9. Music plays a very important role in Aboriginal culture. Some examples of Aboriginal instruments are the didgeridoo and clapping sticks, and they play a big role in traditional culture. There is also no shortage of contemporary Aboriginal singers and bands.
  10. Art is also very essential for Aboriginal Australians. Aboriginal rock painting is the longest unbroken art tradition on the planet, with creations in the Narwala Gabarnmang rock shelter in Arnhem Land in the Northern Territory, which dates to 28,000 years. Today, Aboriginal art continues to thrive. You can find many prominent galleries in Perth, Melbourne, Sydney, and Central Australia.[9]


It is truly amazing to learn how a certain culture that existed more than 50,000 years ago is still alive and vibrant today. Aboriginal history has been handed down in many ways through legends, myths, stories, and dances. Their Dreaming is history. A history of how the world was transformed into waterways, valleys, hills, and mountains. It tells them about how the stars were made and how the sun came to be.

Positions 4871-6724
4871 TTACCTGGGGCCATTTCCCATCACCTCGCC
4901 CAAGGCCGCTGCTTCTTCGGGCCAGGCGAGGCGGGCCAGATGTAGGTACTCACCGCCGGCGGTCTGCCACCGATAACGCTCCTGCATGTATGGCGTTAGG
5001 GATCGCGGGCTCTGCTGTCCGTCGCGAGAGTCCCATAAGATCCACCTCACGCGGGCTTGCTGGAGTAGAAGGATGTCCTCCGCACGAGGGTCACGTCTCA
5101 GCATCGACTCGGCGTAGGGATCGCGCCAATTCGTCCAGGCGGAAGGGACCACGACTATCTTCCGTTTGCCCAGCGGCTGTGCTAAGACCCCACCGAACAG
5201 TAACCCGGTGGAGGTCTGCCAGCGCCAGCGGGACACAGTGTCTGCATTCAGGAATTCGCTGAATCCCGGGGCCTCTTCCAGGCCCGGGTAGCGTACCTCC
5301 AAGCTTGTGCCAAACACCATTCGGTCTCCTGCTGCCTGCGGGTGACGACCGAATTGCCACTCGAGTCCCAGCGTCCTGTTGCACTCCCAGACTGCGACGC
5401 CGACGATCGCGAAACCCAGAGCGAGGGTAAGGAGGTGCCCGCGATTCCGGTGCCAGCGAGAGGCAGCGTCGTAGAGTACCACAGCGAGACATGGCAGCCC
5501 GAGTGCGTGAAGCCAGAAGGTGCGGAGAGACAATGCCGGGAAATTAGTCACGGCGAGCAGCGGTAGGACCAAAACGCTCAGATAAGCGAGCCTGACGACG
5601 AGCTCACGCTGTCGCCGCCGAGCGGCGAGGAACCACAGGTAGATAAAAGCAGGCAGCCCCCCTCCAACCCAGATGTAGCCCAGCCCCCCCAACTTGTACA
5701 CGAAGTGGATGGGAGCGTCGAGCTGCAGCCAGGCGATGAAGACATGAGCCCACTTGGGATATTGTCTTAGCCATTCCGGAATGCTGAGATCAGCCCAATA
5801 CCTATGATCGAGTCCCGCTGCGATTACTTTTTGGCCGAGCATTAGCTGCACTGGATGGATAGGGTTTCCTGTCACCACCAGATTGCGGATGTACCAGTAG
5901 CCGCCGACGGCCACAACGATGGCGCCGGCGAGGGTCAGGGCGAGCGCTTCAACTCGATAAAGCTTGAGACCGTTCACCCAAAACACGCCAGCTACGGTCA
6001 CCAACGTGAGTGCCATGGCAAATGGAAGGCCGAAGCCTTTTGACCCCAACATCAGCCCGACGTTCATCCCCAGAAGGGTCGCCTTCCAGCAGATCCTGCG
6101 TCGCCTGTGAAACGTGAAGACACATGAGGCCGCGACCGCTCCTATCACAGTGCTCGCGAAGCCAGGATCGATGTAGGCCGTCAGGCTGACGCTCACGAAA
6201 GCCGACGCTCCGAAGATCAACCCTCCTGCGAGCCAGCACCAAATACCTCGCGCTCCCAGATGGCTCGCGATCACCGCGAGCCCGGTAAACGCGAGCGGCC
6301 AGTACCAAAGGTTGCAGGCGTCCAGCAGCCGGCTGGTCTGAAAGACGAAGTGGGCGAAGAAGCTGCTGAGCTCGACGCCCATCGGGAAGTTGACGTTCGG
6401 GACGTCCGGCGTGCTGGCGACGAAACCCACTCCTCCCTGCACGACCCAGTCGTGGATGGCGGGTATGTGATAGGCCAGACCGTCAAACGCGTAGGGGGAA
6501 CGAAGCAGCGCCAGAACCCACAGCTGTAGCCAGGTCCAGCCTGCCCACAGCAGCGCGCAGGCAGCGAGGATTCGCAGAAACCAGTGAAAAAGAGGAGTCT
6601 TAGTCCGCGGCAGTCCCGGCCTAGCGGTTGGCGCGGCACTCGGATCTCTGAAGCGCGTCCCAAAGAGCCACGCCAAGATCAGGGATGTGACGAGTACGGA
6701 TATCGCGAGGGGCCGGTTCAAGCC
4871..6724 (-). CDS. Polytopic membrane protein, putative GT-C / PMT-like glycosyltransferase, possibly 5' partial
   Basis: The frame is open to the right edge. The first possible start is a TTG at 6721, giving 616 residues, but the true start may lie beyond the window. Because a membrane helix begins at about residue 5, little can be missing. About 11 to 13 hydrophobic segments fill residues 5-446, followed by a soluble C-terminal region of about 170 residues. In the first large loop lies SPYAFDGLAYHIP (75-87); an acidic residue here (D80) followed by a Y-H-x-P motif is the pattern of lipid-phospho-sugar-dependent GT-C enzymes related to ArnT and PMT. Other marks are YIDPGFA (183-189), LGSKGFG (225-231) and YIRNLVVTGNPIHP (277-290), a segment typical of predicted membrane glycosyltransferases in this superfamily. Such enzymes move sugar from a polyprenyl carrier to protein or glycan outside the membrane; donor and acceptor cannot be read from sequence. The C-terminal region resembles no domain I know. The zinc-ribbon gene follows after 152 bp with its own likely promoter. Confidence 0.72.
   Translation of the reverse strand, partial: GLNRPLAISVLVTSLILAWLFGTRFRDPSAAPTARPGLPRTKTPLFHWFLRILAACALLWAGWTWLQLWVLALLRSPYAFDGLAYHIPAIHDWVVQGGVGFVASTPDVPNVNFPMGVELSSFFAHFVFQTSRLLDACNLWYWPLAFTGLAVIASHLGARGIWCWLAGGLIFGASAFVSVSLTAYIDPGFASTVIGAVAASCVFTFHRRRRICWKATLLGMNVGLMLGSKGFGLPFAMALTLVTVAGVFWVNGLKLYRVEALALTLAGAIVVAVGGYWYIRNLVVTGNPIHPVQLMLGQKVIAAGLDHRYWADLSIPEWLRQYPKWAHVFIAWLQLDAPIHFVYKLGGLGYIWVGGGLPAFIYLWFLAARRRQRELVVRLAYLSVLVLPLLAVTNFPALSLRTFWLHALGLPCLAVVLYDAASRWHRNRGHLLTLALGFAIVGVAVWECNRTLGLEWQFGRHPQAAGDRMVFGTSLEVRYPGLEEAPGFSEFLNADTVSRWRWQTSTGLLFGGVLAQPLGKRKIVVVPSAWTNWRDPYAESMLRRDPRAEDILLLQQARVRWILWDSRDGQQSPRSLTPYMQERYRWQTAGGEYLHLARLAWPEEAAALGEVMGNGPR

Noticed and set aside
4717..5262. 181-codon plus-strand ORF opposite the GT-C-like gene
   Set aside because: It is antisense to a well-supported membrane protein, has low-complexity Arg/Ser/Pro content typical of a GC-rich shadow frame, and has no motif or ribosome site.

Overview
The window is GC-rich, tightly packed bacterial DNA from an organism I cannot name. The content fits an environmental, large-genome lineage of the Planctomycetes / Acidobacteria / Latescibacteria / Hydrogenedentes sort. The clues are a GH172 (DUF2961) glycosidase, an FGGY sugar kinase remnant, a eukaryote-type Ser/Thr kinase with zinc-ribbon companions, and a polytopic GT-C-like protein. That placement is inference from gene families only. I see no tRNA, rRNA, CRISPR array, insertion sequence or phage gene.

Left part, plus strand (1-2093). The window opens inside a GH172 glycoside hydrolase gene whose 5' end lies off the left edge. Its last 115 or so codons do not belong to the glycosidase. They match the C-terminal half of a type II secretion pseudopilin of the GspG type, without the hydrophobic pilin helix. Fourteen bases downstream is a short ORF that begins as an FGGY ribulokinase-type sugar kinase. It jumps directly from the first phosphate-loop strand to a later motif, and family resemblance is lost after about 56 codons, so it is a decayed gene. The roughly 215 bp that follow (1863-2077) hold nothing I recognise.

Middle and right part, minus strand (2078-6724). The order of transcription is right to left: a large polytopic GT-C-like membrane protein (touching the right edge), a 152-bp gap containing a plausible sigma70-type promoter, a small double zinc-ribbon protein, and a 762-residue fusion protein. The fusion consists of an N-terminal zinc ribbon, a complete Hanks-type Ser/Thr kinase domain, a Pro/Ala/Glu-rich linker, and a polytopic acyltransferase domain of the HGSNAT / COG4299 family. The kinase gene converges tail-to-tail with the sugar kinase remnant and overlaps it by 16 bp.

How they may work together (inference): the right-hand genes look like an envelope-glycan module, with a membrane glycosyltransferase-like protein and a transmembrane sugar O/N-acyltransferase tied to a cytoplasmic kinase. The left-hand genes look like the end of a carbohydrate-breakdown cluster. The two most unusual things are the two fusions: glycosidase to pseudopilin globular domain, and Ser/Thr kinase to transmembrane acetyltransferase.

We must remember that all Aboriginal sites are important to them, as they are evidence of their past and are valued as a connection with their traditional culture. If you are into learning more about their culture, there are many tours you can try in Australia that will tell you more about Aboriginal Australians’ rich culture and history. We hope this article helped you learn more about the Aborigines.


[1] Blakemore, E. (2021, May 4). Aboriginal Australians, facts and information. Culture. Retrieved February 17, 2022, from https://www.nationalgeographic.com/culture/article/aboriginal-australians#:~:text=Aboriginal%20origins&text=Humans%20are%20thought%20to%20have,of%20humans%20living%20outside%20Africa.

[2] Zimmer, C. (2017, March 8). How did Aboriginal Australians arrive on the continent? DNA helps solve a mystery. The New York Times. Retrieved February 17, 2022, from https://www.nytimes.com/2017/03/08/science/aboriginal-australians-dna-origins-australia.html

[3] aboriginalheritage.org, E. (2010). A Brief Aboriginal History. A brief aboriginal history. Retrieved February 17, 2022, from https://www.aboriginalheritage.org/history/history/